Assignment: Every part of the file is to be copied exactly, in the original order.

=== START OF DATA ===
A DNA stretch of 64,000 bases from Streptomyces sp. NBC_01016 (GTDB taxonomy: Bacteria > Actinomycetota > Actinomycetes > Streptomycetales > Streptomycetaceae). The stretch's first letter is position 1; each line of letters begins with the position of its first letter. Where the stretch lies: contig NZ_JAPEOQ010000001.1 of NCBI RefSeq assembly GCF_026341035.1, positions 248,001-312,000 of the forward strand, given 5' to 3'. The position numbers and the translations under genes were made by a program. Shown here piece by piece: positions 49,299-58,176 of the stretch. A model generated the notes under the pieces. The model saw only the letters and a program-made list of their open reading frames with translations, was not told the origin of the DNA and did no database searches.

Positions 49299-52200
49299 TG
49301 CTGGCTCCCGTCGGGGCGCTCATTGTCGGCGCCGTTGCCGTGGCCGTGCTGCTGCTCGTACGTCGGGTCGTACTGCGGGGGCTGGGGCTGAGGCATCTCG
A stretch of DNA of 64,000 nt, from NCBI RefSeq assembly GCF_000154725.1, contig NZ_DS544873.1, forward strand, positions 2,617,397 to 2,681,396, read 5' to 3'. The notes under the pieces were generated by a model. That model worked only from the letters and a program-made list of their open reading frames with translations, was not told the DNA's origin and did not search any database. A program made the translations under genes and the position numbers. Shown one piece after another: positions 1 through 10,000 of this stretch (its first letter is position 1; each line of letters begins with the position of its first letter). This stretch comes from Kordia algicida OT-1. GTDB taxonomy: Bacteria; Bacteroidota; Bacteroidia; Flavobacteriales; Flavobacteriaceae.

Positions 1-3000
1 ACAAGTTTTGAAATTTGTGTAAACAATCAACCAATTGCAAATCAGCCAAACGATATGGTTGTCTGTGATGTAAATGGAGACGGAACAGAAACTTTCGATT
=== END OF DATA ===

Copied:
A DNA stretch of 64,000 bases from Streptomyces sp. NBC_01016 (GTDB taxonomy: Bacteria > Actinomycetota > Actinomycetes > Streptomycetales > Streptomycetaceae). The stretch's first letter is position 1; each line of letters begins with the position of its first letter. Where the stretch lies: contig NZ_JAPEOQ010000001.1 of NCBI RefSeq assembly GCF_026341035.1, positions 248,001-312,000 of the forward strand, given 5' to 3'. The position numbers and the translations under genes were made by a program. Shown here piece by piece: positions 49,299-58,176 of the stretch. A model generated the notes under the pieces. The model saw only the letters and a program-made list of their open reading frames with translations, was not told the origin of the DNA and did no database searches.

Positions 49299-52200
49299 TG
49301 CTGGCTCCCGTCGGGGCGCTCATTGTCGGCGCCGTTGCCGTGGCCGTGCTGCTGCTCGTACGTCGGGTCGTACTGCGGGGGCTGGGGCTGAGGCATCTCG
A stretch of DNA of 64,000 nt, from NCBI RefSeq assembly GCF_000154725.1, contig NZ_DS544873.1, forward strand, positions 2,617,397 to 2,681,396, read 5' to 3'. The notes under the pieces were generated by a model. That model worked only from the letters and a program-made list of their open reading frames with translations, was not told the DNA's origin and did not search any database. A program made the translations under genes and the position numbers. Shown one piece after another: positions 1 through 10,000 of this stretch (its first letter is position 1; each line of letters begins with the position of its first letter). This stretch comes from Kordia algicida OT-1. GTDB taxonomy: Bacteria; Bacteroidota; Bacteroidia; Flavobacteriales; Flavobacteriaceae.

Positions 1-3000
1 ACAAGTTTTGAAATTTGTGTAAACAATCAACCAATTGCAAATCAGCCAAACGATATGGTTGTCTGTGATGTAAATGGAGACGGAACAGAAACTTTCGATT